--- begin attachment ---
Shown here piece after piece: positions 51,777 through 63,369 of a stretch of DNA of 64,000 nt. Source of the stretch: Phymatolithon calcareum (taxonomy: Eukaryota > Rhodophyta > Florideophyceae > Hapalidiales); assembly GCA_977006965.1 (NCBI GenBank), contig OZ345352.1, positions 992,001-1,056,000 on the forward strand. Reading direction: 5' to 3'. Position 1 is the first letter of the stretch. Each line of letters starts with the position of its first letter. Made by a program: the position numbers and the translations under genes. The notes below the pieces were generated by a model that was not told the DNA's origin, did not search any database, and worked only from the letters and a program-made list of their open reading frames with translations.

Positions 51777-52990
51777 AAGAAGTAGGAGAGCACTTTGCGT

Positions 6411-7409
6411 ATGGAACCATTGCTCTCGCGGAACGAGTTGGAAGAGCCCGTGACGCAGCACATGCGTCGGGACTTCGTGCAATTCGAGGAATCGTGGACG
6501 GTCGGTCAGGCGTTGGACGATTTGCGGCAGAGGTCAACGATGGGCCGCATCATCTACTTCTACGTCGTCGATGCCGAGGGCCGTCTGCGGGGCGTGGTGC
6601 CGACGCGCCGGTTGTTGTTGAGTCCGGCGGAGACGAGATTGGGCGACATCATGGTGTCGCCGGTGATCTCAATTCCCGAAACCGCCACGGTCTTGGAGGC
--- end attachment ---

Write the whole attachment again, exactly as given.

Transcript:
Shown here piece after piece: positions 51,777 through 63,369 of a stretch of DNA of 64,000 nt. Source of the stretch: Phymatolithon calcareum (taxonomy: Eukaryota > Rhodophyta > Florideophyceae > Hapalidiales); assembly GCA_977006965.1 (NCBI GenBank), contig OZ345352.1, positions 992,001-1,056,000 on the forward strand. Reading direction: 5' to 3'. Position 1 is the first letter of the stretch. Each line of letters starts with the position of its first letter. Made by a program: the position numbers and the translations under genes. The notes below the pieces were generated by a model that was not told the DNA's origin, did not search any database, and worked only from the letters and a program-made list of their open reading frames with translations.

Positions 51777-52990
51777 AAGAAGTAGGAGAGCACTTTGCGT

Positions 6411-7409
6411 ATGGAACCATTGCTCTCGCGGAACGAGTTGGAAGAGCCCGTGACGCAGCACATGCGTCGGGACTTCGTGCAATTCGAGGAATCGTGGACG
6501 GTCGGTCAGGCGTTGGACGATTTGCGGCAGAGGTCAACGATGGGCCGCATCATCTACTTCTACGTCGTCGATGCCGAGGGCCGTCTGCGGGGCGTGGTGC
6601 CGACGCGCCGGTTGTTGTTGAGTCCGGCGGAGACGAGATTGGGCGACATCATGGTGTCGCCGGTGATCTCAATTCCCGAAACCGCCACGGTCTTGGAGGC